NHTSA requests detailed data from Tesla on effectiveness of Autopilot OTA recall

Two weeks ago Drive Tesla reported that the National Highway Traffic Safety Administration (NHTSA), through its Office of Defects Investigation (ODI), had launched a new investigation into Tesla’s Autopilot over-the-air (OTA) recall. Now the NHTSA has officially requested information from Tesla if the fixes implemented in the OTA recall were effective enough to ensure that drivers remain engaged while the feature is active.

According to an 18-page letter dated May 6, 2024, send to Director, Field Quality at Tesla Eddie Gates, the NHTSA has noted concerns regarding the effectiveness of the fixes implemented. One of the fixes included increased driver alerts on roads with intersections. However, the NHTSA’s investigators pointed out inconsistencies in these alerts and could not identify significant differences in driver attention warnings before and after the recall.

The NHTSA has requested detailed information on how Tesla developed and verified the effectiveness of the recall. The agency has asked Tesla about the use of human behavior science in developing the Autopilot system, and on the qualifications and roles of individuals involved in evaluating driver behavior and whether these positions still exist.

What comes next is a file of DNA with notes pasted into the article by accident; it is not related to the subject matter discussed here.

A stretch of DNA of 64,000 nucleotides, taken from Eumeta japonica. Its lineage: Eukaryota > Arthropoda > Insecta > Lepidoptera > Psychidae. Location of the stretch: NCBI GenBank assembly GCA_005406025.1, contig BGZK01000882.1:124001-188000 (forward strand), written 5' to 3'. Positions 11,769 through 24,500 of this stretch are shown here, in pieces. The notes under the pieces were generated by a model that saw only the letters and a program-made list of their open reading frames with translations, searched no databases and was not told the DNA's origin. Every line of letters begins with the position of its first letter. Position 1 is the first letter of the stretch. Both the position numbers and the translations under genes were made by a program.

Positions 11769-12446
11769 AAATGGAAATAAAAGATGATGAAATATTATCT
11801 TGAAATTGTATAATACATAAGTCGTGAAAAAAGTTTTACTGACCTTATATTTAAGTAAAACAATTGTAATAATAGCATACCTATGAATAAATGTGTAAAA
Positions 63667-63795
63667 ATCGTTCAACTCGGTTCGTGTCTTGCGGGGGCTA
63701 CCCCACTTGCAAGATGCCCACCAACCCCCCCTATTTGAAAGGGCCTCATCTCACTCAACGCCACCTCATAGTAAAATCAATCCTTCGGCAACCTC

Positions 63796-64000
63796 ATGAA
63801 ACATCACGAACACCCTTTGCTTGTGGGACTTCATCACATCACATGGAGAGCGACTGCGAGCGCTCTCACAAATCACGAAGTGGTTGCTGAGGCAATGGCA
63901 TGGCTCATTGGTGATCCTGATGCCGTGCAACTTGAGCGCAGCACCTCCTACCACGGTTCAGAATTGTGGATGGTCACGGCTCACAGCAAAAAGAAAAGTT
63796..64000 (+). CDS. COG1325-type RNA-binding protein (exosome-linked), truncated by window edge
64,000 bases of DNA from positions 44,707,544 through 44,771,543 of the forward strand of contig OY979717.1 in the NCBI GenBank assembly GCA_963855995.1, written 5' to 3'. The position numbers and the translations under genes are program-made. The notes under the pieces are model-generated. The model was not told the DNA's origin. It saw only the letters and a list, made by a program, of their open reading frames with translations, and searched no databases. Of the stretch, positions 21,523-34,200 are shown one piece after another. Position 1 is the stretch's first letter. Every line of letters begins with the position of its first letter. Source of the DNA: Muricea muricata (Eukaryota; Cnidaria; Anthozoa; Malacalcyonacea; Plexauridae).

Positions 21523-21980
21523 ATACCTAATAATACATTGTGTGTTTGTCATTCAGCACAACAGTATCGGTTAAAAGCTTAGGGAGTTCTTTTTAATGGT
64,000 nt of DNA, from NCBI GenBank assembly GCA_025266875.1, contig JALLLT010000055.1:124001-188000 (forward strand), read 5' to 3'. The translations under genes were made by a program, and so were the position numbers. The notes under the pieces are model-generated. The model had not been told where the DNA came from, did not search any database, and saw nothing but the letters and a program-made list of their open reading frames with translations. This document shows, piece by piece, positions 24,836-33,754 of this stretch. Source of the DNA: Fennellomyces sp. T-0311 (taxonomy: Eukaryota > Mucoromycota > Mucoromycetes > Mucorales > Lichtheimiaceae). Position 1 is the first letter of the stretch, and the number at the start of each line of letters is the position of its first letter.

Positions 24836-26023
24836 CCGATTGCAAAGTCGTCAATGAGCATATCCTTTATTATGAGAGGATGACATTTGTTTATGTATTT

Among the information and data the agency wants Tesla to provide includes:

  1. The methodology used in developing the recall fix.
  2. Analysis regarding human behavior’s impact on Autopilot safety.
  3. Details on job positions focused on human behavior evaluation.
  4. Information about how many drivers activated the recall’s new “more pronounced slowdown” feature that alerts drivers when Autopilot disengages.

After the OTA update, Tesla introduced further safety measures not originally included in the recall. These measures aimed to minimize crashes due to hydroplaning and collisions at high-speed turn lanes. The NHTSA also wants clarity on why these updates weren’t included in the initial recall and how they impacted vehicle performance.

The NHTSA’s investigation requires Tesla to provide this data, something which has been reluctant to do in the past, with potential fines of up to $135 million if they fail to comply. Tesla’s reply must be submitted to the NHTSA by July 1, 2024.

You can read the full letter below.

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